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Conceit

120. Conceit (See also Arrogance, Boastfulness, Egotism.)

  1. Ajax (the lesser ) boastful and insolent; drowns due to vanity. [Gk. Myth.: Kravitz, 14]
  2. Bunthorne, Reginald fleshly poet; aesthetically enchants the ladies. [Br. Lit.: Patience ]
  3. Butler, Theodosius thinks he is a wonderful person. [Br. Lit.: Sketches by Boz ]
  4. Collins, Mr. pompous, self-satisfied clergyman who proposes to Elizabeth Bennet. [Br. Lit.: Jane Austen Pride and Prejudice ]
  5. Dalgetty, Rittmaster Dugald self-aggrandizing, pedantic soldier-of-fortune. [Br. Lit.: Legend of Montrose ]
  6. Dedlock, Sir Leicester contemplates his own greatness. [Br. Lit.: Bleak House ]
  7. Dogberry and Verges ignorant and bloated constables. [Br. Lit.: Much Ado About Nothing ]
  8. Grosvenor, Archibald idyllic poet of no imperfections. [Br. Lit.: Patience ]
  9. Henry VIII inflated self-image parallels bloated body. [Br. Lit.: Henry VIII ]
  10. Homer, Little Jack pats his back with What a good boy am I! [Nurs. Rhyme: Mother Goose, 90]
  11. Keefe, Jack baseball pitcher is a chronic braggart and self-excuser suffering from an exaggerated sense of importance. [Am. Lit.: Lardner You Know Me Al in Magill III, 1159]
  12. Lewis self-important coxcomb full of hollow, ostentatious valor. [Br. Lit.: Henry V ]
  13. Malvolio Olivias grave, self-important steward; an affectioned ass. [Br. Lit.: Twelfth Night ]
  14. Montespan, Marquis de regards exile and wifes concubinage as honor. [Br. Opera: The Duchess of la Valliere, Brewer Hand-book, 721]
  15. narcissus flower of conceit. [Plant Symbolism: Flora Symbolica, 170; Gk. Myth.: Zimmerman, 171172]
  16. nettle symbol of vanity and pride. [Flower Symbolism: Flora Symbolica, 176]
  17. Orion scorpion stung him to death for his boasting. [Rom. Myth.: Brewer Dictionary, 971]
  18. Prigio, Prince too clever prince; arrogance renders him unpopular. [Childrens Lit.: Prince Prigio ]
  19. Slurk, Mr. had a consciousness of immeasurable superiority over others. [Br. Lit.: Pickwick Papers ]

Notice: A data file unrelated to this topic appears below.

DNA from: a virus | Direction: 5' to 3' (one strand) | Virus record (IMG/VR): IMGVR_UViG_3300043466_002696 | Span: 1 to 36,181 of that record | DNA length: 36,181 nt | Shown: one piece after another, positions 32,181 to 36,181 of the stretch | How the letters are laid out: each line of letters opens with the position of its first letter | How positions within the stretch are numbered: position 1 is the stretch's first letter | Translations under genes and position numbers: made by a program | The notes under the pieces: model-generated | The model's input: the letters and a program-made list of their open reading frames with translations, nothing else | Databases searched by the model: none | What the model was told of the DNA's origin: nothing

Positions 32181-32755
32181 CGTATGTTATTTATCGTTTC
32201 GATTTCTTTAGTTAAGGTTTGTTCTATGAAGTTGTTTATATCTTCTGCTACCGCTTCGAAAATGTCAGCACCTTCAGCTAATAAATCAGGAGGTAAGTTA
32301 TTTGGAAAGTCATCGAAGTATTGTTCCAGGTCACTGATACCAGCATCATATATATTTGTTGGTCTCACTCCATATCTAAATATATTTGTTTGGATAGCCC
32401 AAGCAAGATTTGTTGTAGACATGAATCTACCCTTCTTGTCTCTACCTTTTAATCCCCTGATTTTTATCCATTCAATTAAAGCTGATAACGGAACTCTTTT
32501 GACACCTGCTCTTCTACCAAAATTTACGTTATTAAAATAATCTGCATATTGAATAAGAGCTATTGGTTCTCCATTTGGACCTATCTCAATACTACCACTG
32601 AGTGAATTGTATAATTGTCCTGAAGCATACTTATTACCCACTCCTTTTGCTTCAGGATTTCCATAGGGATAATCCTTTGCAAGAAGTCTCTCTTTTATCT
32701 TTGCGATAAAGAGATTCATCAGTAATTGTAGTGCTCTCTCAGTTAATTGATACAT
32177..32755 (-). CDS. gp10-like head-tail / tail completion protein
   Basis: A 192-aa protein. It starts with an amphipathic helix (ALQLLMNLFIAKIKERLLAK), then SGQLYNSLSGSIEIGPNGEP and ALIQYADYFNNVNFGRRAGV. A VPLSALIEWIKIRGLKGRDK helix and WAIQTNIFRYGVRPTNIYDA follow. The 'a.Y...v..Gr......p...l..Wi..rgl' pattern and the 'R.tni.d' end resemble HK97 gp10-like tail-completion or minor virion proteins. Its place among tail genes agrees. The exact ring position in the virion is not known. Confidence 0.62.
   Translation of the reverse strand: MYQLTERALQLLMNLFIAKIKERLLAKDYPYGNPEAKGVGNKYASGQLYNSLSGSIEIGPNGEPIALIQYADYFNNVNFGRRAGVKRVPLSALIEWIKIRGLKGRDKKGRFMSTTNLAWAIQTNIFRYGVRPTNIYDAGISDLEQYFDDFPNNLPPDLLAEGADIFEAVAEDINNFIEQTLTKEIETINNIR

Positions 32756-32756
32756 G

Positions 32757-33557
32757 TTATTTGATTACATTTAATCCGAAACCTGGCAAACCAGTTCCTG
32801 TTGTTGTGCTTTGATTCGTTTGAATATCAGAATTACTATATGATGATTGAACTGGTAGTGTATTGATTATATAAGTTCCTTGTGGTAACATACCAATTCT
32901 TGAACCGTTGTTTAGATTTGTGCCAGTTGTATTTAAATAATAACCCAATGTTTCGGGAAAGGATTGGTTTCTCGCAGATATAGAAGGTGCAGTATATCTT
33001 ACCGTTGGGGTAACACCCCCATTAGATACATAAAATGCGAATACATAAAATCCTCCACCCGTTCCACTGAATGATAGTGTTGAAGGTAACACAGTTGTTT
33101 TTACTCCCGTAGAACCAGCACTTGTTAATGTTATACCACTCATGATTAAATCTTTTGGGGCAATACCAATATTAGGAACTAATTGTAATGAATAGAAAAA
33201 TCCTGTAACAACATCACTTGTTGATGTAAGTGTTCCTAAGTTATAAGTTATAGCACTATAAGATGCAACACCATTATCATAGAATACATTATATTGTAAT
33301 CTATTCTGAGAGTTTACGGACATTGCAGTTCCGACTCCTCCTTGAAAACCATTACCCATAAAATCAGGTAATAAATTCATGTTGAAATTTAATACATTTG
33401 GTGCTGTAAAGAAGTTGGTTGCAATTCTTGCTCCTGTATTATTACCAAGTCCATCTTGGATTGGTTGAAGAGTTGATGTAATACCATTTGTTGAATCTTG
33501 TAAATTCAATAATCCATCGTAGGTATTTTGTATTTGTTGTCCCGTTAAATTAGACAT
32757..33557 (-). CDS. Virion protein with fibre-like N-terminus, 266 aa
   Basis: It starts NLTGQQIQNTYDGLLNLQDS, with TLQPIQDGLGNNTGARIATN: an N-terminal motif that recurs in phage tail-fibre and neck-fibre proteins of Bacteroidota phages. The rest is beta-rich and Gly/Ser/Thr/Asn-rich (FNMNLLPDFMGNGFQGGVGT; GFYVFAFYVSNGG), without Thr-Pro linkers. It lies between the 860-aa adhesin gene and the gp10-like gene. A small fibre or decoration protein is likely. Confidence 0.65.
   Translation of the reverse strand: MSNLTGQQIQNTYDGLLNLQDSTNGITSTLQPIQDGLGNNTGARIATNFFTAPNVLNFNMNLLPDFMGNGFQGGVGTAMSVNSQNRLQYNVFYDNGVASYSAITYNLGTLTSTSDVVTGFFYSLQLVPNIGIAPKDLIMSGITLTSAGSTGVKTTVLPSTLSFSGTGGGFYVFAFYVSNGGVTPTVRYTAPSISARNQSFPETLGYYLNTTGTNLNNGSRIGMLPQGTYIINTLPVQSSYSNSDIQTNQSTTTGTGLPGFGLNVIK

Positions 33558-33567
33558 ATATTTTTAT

20. Tappertit, Simon boasted he could subdue women with eyes. [Br. Lit.: Barnaby Rudge ]

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conceit

conceit, in literature, fanciful or unusual image in which apparently dissimilar things are shown to have a relationship. The Elizabethan poets were fond of Petrarchan conceits, which were conventional comparisons, imitated from the love songs of Petrarch, in which the beloved was compared to a flower, a garden, or the like. The device was also used by the metaphysical poets, who fashioned conceits that were witty, complex, intellectual, and often startling, e.g., John Donne's comparison of two souls with two bullets in "The Dissolution." Samuel Johnson disapproved of such strained metaphors, declaring that in the conceit "the most heterogeneous ideas are yoked by violence together." Such modern poets as Emily Dickinson and T. S. Eliot have used conceits.

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conceit

con·ceit / kənˈsēt/ • n. 1. excessive pride in oneself. 2. . a fanciful expression in writing or speech; an elaborate metaphor: the idea of the wind's singing is a prime romantic conceit. ∎  an artistic effect or device: the director's brilliant conceit was to film this tale in black and white. ∎  a fanciful notion: he is alarmed by the widespread conceit that he spent most of the 1980s drunk.

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conceit

conceit †conception, thought; personal opinion XIV; fanciful opinion, etc., fancy XV; for self-conceit XVII. f. CONCEIVE on the analogy of the pairs deceive, deceit, receive, receipt, which have French originals. The sense-development was infl. by It. concetto (cf. CONCEPT), which the Eng. word was prob. designed to represent.
Hence conceit vb. XVI. conceited XVI. f. vb. or sb.; see -ED 2.

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conceit

conceit. Agreeable fabrique in a garden, usually whimsical, such as a bridge not spanning anything but there purely for ornament.

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conceit

conceitaccrete, beat, beet, bittersweet, bleat, cheat, cleat, clubfeet, compete, compleat, complete, conceit, Crete, deceit, delete, deplete, discreet, discrete, eat, effete, élite, entreat, escheat, estreat, excrete, feat, feet, fleet, gîte, greet, heat, leat, leet, Magritte, maltreat, marguerite, meat, meet, mesquite, mete, mistreat, neat, outcompete, peat, Pete, petite, pleat, receipt, replete, seat, secrete, sheet, skeet, sleet, splay-feet, street, suite, sweet, teat, treat, tweet, wheat •backbeat • heartbeat • deadbeat •breakbeat • offbeat • browbeat •downbeat • drumbeat • upbeat •sugar beet • Blackfeet • flatfeet •forefeet • exegete • polychaete •lorikeet • parakeet •athlete, biathlete, decathlete, heptathlete, pentathlete, triathlete •kick-pleat • paraclete • obsolete •gamete • crabmeat • sweetmeat •mincemeat • forcemeat • backstreet •concrete • window seat

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